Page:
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As the deaths among Myanmar protesters continue to rise at the hands of the military, Myanmar citizens are requesting the United Nations to invoke their “responsibility to protect” measure.

In an image taken from an aerial point of view, the message “We Need R2P” was seen lit up from the ground.

It’s a call from the Myanmar citizens to the United Nations (UN) to provide intervention with force.

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The UN website states:

“The responsibility to protect embodies a political commitment to end the worst forms of violence and persecution. It seeks to narrow the gap between Member States’ pre-existing obligations under international humanitarian and human rights law and the reality faced by populations at risk of genocide, war crimes, ethnic cleansing and crimes against humanity.”

So far the UN only offered statements of strong condemnation of the military coup, but it is unclear what specific actions they have taken to assist the situation in Myanmar.

They also rebuked the lethal and violent force that the military, known as Tatmadaw, are using against protesters.

“[Guterres] is deeply disturbed by the increase in deaths and serious injuries. The use of lethal force against peaceful protesters and arbitrary arrests are unacceptable,” a spokesperson for UN Secretary-General António Guterres said.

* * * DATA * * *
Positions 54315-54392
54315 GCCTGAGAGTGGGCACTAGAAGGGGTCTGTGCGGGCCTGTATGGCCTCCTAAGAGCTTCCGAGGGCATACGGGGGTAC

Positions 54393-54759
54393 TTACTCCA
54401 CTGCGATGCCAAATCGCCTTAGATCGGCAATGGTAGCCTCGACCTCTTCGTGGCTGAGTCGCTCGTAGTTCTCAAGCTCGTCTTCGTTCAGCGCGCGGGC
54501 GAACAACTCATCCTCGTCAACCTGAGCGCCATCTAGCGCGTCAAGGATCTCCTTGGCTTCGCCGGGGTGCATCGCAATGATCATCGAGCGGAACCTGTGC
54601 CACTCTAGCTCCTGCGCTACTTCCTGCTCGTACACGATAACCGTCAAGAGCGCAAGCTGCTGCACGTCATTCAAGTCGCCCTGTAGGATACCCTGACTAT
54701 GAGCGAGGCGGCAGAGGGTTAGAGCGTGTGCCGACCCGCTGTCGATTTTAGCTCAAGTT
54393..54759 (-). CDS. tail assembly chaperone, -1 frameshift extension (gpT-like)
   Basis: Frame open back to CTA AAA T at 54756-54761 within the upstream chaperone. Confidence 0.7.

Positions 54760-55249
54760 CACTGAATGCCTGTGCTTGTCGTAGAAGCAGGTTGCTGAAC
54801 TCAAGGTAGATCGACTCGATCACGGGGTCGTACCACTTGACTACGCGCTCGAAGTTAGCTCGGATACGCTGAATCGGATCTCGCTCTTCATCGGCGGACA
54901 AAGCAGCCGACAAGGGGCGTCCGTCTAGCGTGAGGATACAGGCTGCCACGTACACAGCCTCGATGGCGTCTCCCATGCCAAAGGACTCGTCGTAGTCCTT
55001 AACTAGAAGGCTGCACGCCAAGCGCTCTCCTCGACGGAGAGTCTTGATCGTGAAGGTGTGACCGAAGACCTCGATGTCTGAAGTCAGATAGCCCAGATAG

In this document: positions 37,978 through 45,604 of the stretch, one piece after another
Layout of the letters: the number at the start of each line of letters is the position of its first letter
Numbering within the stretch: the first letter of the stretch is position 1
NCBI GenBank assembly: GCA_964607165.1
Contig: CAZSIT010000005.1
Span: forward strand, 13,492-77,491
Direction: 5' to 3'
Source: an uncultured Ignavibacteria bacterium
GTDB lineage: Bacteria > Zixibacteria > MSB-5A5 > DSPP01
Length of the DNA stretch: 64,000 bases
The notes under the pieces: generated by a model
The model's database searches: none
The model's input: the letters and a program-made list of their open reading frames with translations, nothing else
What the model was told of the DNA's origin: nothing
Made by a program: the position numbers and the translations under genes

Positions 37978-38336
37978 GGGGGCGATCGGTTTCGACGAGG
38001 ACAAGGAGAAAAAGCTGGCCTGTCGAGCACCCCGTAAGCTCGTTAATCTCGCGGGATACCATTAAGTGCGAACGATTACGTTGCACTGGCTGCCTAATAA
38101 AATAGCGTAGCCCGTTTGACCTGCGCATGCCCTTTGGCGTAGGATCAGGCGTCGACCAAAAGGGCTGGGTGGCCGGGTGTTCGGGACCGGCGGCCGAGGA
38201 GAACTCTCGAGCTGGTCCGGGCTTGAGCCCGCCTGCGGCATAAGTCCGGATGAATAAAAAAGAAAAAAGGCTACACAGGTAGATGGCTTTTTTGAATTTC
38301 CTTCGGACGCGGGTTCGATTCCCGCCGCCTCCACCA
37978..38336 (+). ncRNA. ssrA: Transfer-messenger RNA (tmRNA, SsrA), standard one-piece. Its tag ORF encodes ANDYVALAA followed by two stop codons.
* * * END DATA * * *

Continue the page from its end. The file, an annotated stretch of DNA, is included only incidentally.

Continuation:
But the military has shown disregard for both economic sanctions and the condemnation of world organizations.

Dr. Sasa, envoy representing Myanmar’s Parliament to the UN, said he is unsurprised at the military’s use of lethal force.

“In a way, it’s not surprising. That’s exactly what happened in 1988,” Dr. Sasa told CNN in a reference to the violent crackdown on pro-democracy student protests in August of 1988 in Yangon, formerly known as Rangoon.

“It seems like they have a license to kill,” Dr. Sasa said.

The latest death was Ma Kyal Sin, 19, who was shot dead while protesting in Mandalay. The bullet allegedly came from a sniper; it was a headshot. 

At the time she was shot, she was wearing a shirt that read “Everything Will Be Ok”. 

Kyal Sin was a martial arts lover and was one of the many youths on the front lines of the anti-coup protests.

Prominent Burmese professional mixed martial arts fighter, Aung La Nsang, posted about the shooting on his social media page.

“It wasn’t a stray bullet that killed [Kyal Sin] but a precise head shot. Having a daughter myself, my heart aches her father and her family. She loved martial arts and she died wearing a shirt that read ‘Everything will be OK.’ If the world waits and watches, there will be a lot more bloodshed and deaths. @unitednations please do something about our people.”

Kyal Sin’s death comes following the death of Mya Thwe Thwe Khaing, 19, who was also shot in the head at a protest.

Ma Kyal Sin and Mya Thwe Thwe Khaing are just two of the several more civilians that have been killed by the armed forces.

Most recently, a National League for Democracy (NLD) party village chair and his nephew were hacked to death with a blade.

Myanmar Now, an independent Myanmar news agency, reported 53-year-old Htway Naing, the National League for Democracy’s local village chair and his 17-year-old nephew Nan Wai Aung were killed by opposition political party members.

Written ByLinn Win

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